What is a building survey and why are they important?
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If you’re looking to buy a property but are hesitant to have a building survey before finalising, you’ve come to the right place. We Buy Any House have gathered information to outline just how important building surveys are and why you shouldn’t skip them in your house-buying process.
What is a building survey?
A building survey is an inspection of the property that you’re looking to buy to check for any faults, both minor and major, along with any flaws that the property has under the surface.
A full survey report will include;
- A detailed assessment of any defects in or on the property, including any potential hazards that are already there or are likely to develop,
- Advice to deal with any repairs and maintenance that is needed on the property with an estimated price,
- A description of any structural work that the property has had previously,
- If requested, a valuation of the property.
This survey will closely inspect the inside and outside of your property along with the visible and accessible areas to give you a very detailed account of the whole area.
What are the aspects of this survey?
The surveyor will do the following and show evidence of any;
- Damp tests,
- Any previous alterations to supporting walls,
- Hazardous materials, such as asbestos,
- Japanese knotweed,
- Roof damage,
- Large trees that pose any threat on the property border,
- Woodworm or dry rot,
- Important information on materials used to build the property,
- Any recommendations if further investigation is needed.
Why are building surveys important?
These surveys can reveal any structural issues that the property might have, letting you know if it’s worth the asking price. Sometimes, sellers aren’t aware of the issues in a property and so have an asking price that doesn’t reflect the repairs that need doing. Buy having a building survey on the property, you can confirm the true value of the house and know that you’re not paying more than you should be if there is significant damage.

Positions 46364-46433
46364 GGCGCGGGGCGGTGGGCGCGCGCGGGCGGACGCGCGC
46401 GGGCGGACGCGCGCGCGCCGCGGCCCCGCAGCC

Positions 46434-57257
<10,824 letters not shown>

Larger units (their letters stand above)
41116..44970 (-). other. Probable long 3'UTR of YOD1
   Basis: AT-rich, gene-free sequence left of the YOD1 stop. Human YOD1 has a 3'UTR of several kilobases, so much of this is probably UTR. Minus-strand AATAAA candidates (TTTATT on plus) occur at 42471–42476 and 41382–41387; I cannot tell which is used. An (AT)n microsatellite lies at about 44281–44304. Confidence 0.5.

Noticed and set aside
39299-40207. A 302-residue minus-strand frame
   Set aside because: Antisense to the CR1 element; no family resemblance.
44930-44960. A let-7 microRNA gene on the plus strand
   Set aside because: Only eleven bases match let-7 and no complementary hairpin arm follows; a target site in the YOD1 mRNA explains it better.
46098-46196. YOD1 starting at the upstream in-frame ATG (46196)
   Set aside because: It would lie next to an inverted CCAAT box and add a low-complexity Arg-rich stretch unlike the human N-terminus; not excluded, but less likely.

If the survey does uncover structural issues that will be an issue it gives you two choices. You can either walk away from the sale, knowing that it’s a bad idea and let you move on to something more suitable, or if you’re still keen and are prepared to rectify the issues, you can use the findings from this survey to negotiate the asking price of the property.
The ideal time for a building survey is before you finalise the sale, to give you time to change your mind if you need to. Whilst they can be a little pricey- prices range from £500 to £1000 depending on the location and size of the property you’re looking at- these surveys could save you thousands of pounds if there’s damage discovered that you didn’t know about previously.
Are there alternatives?
If you’re concerned about spending money on a building survey, there are cheaper alternatives,
- A condition report investigates the state of a house and identifies and immediate problems, risks and potential legal problems. This report won’t provide any advice or a valuation as it’s the most basic, cheapest survey, usually costing around £250.
- A homebuyer report is good for houses that are modern and in reasonable condition. This report will look at subsidence and any damp structural issues but does not investigate past surface-level problems. This is more expensive, costing around £400.
Overall, choosing whether a building survey is right for you is down to your personal opinion. Whilst it does seem expensive, if it uncovers problems in a property it could potentially save you a lot of time and money, and if you pay for a survey, find severe issues and decide you don’t want to buy the property any more you’re able to sell the report from the survey to other potential buyers, getting you some of your money back. It’s best to look at these sort of things long-term; how much money could it save you in the future by paying it now?
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